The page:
Moving on

If there’s one thing in life that Osher Scholar Angela Dimond wanted, it was the chance to start over. Her mother, Joyce, left soon after her birth. She was raised by her grandparents. Joyce always promised to visit, but by age 13, Dimond says she could count on one hand the number of times she’d seen her mother. Yet when Joyce began writing and calling regularly to check in, Dimond hoped to rekindle the relationship. “By this time, I knew my mom had been making progress,” Dimond says. “She’d been in rehab and told me that she wanted a relationship with me. I’d always wanted to know her, so when she invited me to California to live with her, I jumped at the chance.” Dimond says her mother soon realized that having a teenager in the house was more than she could handle.

One morning, the house was unusually quiet when Dimond woke up. She slid out of bed to locate Joyce. “Mom?” she called. No answer. “Mom?” she called again as she headed into the living room, but again no answer. She headed back toward the bedroom hallway and pushed the door to her mother’s room open. She expected to find Joyce in bed, but an empty room met her gaze instead. All that remained was a crumpled piece of paper on the bed’s mattress and hangers in the closet.

The letter was short. I’m moving to Wisconsin with my ex. Rent is paid up until the end of the month. Have a nice life. “It had only been four months, so at that point in the relationship I wasn’t surprised,” Dimond says. “Instead, I started thinking ‘How am I going to survive? Take care of myself?’”

Returning to Dallas to live with her grandparents was out of the question, as her grandfather was sick and in and out of the hospital. With no other family to turn to, Dimond dropped out of school and followed her boyfriend to Washington state. The relationship lasted only five months, and afterward Dimond found herself “couch hopping” at friends’ apartments back in California or sleeping on the beach while working a telemarketing job by day.

Weeks before turning 17, Dimond was arrested for violating probation and spent two weeks in juvenile hall. She’d been caught at 15 stealing a bottle of vodka. Still a minor after her release, Child Services placed her into foster care for the next year. Dimond was wed two months later at age 18. Dimond says she went from “street rat to Suzy Homemaker” in a matter of weeks. The marriage, however, was short-lived. During the separation, Dimond began dating her friend and now fiancé, Tommy. The couple learned they were pregnant and moved to the Kansas City area to be closer to his family. After her son was born, Dimond says her priorities changed.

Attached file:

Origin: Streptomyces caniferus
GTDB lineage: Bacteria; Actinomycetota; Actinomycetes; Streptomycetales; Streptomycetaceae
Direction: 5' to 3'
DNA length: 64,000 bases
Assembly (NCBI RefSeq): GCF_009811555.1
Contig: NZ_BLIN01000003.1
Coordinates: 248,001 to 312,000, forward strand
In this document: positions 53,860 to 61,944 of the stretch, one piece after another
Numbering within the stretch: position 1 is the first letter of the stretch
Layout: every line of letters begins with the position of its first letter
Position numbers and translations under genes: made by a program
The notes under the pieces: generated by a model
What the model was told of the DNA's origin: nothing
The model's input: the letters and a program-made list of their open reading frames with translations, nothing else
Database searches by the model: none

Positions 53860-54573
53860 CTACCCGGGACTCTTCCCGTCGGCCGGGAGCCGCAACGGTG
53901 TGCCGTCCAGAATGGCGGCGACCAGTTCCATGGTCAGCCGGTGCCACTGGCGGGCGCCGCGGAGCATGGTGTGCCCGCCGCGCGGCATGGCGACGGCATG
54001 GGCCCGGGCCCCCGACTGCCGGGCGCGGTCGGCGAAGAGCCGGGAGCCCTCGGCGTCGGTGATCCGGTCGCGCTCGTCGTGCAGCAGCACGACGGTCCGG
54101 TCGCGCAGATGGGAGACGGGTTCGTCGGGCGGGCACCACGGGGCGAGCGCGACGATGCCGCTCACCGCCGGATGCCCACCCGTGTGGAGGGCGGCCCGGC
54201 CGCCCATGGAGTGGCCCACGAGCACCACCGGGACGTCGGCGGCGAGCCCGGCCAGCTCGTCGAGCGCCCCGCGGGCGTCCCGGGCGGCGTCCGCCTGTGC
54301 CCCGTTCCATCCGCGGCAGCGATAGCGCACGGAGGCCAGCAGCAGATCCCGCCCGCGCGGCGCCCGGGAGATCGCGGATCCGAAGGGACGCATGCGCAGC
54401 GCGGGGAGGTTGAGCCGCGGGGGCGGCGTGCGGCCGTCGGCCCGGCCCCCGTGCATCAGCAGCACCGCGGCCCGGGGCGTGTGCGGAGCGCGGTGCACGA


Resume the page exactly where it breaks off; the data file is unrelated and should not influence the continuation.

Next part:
“I was holding my three-month-old son, and I began to wonder how he sees me,” she says. “And all I could think of was that he’s going to see me as a complete mess. Although I’d gotten my GED, I never thought college would happen for someone like me. But then I said to myself, ‘Why are you just settling? You can make yourself who you want to be.’” She registered for classes at Maple Woods Community College the next day.

Angela Dimond
Angel Dimond is following her childhood dream and studying at the College of Arts and Sciences. -Photo by Michael McClure

“I still remember coming home from kindergarten saying, ‘I want to be a paleontologist,’” she says. “Some advisers tried to persuade me from taking geology as my first class, but I took it anyway and quickly realized that it was exactly what I wanted to do with my life. Makes sense I guess. I was the only girl I knew who had a rock collection.”

Dimond received the Osher Scholarship and began studies at the UMKC College of Arts and Sciences last fall after graduating with her associate’s degree from Maple Woods in 2008. Dimond says her favorite geology teacher at Maple Woods, who is also a UMKC alumna, recommended UMKC’s geology program. She hopes to earn her bachelor’s degree by 2011, but says graduation may be pushed back with a new baby at home. “Thanks to the scholarship, I’m able to go to school and be a mother at the same time,” she says. “I’m able to work harder in my classes, because I’m not having to work a part-time job. My life hasn’t been predictable, but it’s turned out pretty well.”

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